One of the final stages in the data reduction is to apply a ``Multi-beam CLEAN'' deconvolution algorithm to remove the effects on the imaging of the near-in side lobes of the ALFA beams. This is particularly critical for the large coma-lobes that exist for the six outer beams of the ALFA array. The technique has been developed by S. Guram and R. Taylor and is the subject of Guram's M.Sc. Thesis, recently completed at the University of Calgary. Because the images are constructed from scans made with all seven beams, the point source response function is dependent upon its position in the map -- varying depending on which of the seven ALFA beam tracks traverses the vicinity of the source. Multi-beam Clean is a variation on the Högbom (1974) CLEAN algorithm, which was developed for interferometers. In Multi-beam Clean the deconvolution iterates between the image and the time-domain data, removing the sidelobes in the time-series data based on a knowledge of the time-domain response function of each beam in the scan data, and the location of the sources (Clean components) in the map.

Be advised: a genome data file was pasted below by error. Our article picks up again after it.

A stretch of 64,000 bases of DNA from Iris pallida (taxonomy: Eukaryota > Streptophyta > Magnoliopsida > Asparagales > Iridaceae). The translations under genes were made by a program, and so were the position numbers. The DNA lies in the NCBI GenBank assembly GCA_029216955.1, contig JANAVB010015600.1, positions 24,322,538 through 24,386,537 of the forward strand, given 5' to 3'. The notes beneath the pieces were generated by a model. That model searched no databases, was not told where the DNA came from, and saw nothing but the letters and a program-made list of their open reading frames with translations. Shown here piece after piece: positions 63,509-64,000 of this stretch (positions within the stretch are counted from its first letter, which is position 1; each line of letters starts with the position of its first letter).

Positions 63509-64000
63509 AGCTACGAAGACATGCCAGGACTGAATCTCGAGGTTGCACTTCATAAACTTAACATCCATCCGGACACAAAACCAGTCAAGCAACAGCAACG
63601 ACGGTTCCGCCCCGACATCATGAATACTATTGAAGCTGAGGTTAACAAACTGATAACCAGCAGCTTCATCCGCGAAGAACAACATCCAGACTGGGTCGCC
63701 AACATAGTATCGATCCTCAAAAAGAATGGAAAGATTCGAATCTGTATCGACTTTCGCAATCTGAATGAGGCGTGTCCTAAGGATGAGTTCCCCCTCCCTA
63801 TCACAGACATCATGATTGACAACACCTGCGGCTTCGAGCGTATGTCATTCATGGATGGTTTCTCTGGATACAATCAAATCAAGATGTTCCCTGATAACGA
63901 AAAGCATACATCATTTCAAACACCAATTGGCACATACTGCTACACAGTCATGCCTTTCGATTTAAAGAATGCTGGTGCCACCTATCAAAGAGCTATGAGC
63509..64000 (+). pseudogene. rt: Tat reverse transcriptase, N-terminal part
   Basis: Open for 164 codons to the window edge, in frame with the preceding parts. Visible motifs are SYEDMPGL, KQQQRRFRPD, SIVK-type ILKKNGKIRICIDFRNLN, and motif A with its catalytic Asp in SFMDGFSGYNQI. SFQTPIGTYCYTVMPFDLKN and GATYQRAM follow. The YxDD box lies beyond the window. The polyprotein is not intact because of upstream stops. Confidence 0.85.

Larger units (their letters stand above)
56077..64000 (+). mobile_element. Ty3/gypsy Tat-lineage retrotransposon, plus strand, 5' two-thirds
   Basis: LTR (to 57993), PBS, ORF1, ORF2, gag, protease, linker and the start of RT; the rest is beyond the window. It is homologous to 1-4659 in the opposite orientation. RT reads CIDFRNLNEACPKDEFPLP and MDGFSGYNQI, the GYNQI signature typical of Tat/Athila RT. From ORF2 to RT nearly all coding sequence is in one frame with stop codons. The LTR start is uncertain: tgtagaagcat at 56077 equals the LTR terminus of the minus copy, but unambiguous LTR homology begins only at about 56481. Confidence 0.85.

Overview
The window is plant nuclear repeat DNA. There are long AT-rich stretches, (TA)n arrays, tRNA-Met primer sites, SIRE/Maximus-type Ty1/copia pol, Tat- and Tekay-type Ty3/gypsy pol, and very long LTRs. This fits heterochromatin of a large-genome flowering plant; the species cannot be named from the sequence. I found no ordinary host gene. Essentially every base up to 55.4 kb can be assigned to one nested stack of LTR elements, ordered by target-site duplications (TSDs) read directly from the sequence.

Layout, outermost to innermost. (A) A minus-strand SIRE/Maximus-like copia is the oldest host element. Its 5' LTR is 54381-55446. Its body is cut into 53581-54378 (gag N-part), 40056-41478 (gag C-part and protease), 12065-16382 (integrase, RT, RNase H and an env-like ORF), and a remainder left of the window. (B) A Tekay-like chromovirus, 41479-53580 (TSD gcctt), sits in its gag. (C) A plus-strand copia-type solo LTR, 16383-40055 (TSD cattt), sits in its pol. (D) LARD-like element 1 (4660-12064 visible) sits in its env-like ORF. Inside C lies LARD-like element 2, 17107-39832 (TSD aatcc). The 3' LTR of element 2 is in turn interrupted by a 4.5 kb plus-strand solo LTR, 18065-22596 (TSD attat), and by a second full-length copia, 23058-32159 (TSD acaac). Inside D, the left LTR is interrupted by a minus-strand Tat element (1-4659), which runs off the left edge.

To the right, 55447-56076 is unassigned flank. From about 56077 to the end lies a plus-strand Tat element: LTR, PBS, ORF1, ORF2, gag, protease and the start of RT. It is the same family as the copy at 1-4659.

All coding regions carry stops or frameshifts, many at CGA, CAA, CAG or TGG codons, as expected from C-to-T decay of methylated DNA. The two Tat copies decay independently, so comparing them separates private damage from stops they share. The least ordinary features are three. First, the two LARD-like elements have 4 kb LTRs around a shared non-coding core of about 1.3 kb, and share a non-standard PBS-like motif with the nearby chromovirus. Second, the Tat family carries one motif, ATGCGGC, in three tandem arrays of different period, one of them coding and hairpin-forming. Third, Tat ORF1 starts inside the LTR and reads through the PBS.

Multi-beam Clean requires an accurate mathematical model for each of the ALFA beams. These beam models must allow the response function in the time domain to be derived along a track that has arbitrary distance and orientation relative to the beam center. We have derived mathematical representations of the beams using an iterative technique that fits the PSF of each beam with linear combinations of Zernike polynomials. The Zernike polynomials model the PSF in terms of error terms in the telescope optics (amplitude and phase wavefront errors), which allow the aperture illumination and phase distribution to be derived.

Figure 1 shows the observed beam PSF of Beam 5, from an image of a calibration source, along with the model PSF from the Zernike polynomial fits. Figure 2 shows the corresponding Beam 5 aperture illumination function and aperture phase distribution. An example of Multi-beam Clean for Stokes-I is shown in Figure 3. The algorithm removes the complex near-in side-lobe structures surrounding strong compact sources and accurately reproduces the sky structure around the sources as can be seen by comparison with the higher resolution NVSS image. The Clean-component model of the Stokes-I image derived via Multi-beam clean will also be used for removing the Stokes-I leakage response patterns from the Stokes Q, U and V image cubes.